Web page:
Mathilde Pau, Raphaël Chavardes, Yves Bergeron, William Marchand, Martin-Philippe Girardin, Sylvie Gauthier. Site index as a predictor of the effect of climate warming on
boreal tree growth. 2021. Global Change Biology 28(5):1903-1918
DOI : 10.1111/gcb.16030
The boreal forest represents the terrestrial biome most heavily affected by climate change. However, no consensus exists regarding the impacts of these changes on the growth of tree species therein. Moreover, assessments of young tree responses in metrics transposable to forest management remain scarce. Here, we assessed the impacts of climate change on black spruce (Picea mariana [Miller] BSP) and jack pine (Pinus banksiana Lambert) growth, two dominant tree species in boreal forests of North America. Starting with a retrospective analysis including data from 2591 black spruces and 890 jack pines, we forecasted trends in 30-year height growth at the transitions from closed to open boreal coniferous forests in Québec, Canada. We considered three variables: (1) height growth, rarely used, but better-reflecting site potential than other growth proxies, (2) climate normals corresponding to the growth period of each stem, and (3) site type (as a function of texture, stoniness, and drainage), which can modify the effects of climate on tree growth. We found a positive effect of vapor pressure deficit on the growth of both species, although the effect on black spruce leveled off. For black spruce, temperatures had a positive effect on the height at 30 years, which was attenuated when and where climatic conditions became drier. Conversely, drought had a positive effect on height under cold conditions and a negative effect under warm conditions. Spruce growth was also better on mesic than on rocky and sub-hydric sites. For portions of the study areas with projected future climate within the calibration range, median height-change varied from 10 to 31% for black spruce and from 5 to 31% for jack pine, depending on the period and climate scenario. As projected increases are relatively small, they may not be sufficient to compensate for potential increases in future disturbances like forest fires.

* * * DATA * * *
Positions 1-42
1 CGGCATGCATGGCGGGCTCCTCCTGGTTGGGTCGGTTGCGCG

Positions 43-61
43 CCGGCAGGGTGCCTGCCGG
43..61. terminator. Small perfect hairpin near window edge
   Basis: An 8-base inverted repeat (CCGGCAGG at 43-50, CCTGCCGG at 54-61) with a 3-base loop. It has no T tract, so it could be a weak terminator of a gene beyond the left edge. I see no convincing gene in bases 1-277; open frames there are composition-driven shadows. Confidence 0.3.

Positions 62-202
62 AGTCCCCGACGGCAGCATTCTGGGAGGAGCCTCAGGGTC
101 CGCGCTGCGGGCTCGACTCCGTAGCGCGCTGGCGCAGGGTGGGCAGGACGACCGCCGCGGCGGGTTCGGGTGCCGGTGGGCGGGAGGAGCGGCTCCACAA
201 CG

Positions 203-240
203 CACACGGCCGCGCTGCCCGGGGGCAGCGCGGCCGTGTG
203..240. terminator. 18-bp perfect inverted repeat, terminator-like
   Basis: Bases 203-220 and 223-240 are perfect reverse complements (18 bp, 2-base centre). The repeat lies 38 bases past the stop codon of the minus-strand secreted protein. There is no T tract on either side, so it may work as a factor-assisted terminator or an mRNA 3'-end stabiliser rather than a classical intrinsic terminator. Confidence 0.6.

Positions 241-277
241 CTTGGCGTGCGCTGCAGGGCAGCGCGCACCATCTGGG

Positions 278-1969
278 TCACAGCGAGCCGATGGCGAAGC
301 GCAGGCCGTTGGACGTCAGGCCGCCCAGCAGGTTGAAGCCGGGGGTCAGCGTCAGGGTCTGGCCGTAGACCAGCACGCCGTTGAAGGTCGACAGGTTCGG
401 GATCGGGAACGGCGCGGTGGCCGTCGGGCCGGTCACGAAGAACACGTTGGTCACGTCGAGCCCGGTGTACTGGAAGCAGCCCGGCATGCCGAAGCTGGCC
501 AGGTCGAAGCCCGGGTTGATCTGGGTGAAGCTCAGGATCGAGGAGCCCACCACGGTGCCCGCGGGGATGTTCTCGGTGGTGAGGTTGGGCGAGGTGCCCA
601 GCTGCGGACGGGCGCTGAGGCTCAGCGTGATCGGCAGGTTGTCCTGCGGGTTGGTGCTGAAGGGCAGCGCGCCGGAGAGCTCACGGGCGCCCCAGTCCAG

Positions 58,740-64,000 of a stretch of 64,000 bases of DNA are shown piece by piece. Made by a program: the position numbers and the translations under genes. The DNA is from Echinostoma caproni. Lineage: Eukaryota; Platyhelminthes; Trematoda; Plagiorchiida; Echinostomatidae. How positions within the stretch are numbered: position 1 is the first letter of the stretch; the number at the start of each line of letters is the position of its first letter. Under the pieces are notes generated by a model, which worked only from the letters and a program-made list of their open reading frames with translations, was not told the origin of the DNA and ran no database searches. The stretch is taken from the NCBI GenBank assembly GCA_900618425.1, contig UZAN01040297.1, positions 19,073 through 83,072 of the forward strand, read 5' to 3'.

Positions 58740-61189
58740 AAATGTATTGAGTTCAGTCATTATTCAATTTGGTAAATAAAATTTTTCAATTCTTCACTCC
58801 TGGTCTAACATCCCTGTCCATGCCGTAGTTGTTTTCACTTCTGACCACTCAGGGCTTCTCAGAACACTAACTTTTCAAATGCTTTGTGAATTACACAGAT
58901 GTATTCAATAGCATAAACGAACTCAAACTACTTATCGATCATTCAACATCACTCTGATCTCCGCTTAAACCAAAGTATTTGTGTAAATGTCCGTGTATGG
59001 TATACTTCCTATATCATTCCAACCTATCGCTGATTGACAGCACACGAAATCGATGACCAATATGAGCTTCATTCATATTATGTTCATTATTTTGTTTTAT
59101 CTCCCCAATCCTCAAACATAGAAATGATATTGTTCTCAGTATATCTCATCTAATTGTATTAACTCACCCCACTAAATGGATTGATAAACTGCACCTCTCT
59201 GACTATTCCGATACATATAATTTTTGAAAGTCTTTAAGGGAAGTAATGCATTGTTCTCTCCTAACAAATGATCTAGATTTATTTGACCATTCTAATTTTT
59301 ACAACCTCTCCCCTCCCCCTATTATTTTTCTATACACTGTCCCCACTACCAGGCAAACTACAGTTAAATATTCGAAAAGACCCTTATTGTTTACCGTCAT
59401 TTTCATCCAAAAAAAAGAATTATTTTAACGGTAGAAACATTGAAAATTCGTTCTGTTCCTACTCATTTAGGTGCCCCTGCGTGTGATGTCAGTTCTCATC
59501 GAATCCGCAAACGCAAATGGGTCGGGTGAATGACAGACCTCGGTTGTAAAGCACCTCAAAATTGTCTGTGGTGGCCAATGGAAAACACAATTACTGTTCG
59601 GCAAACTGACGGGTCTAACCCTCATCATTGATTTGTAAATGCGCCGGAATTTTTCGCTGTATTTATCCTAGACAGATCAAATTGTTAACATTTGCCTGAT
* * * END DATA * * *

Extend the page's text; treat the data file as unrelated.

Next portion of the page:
Victor Danneyrolles, Dominic Cyr, Yves Bergeron, Martin-Philippe Girardin, Sylvie Gauthier, Hugo Asselin. Influences of climate fluctuations on northeastern North America’s burned areas largely outweigh those of European settlement since AD 1850. 2021. Environmental Research Letters 6(11):114007
DOI : 10.1088/1748-9326/ac2ce7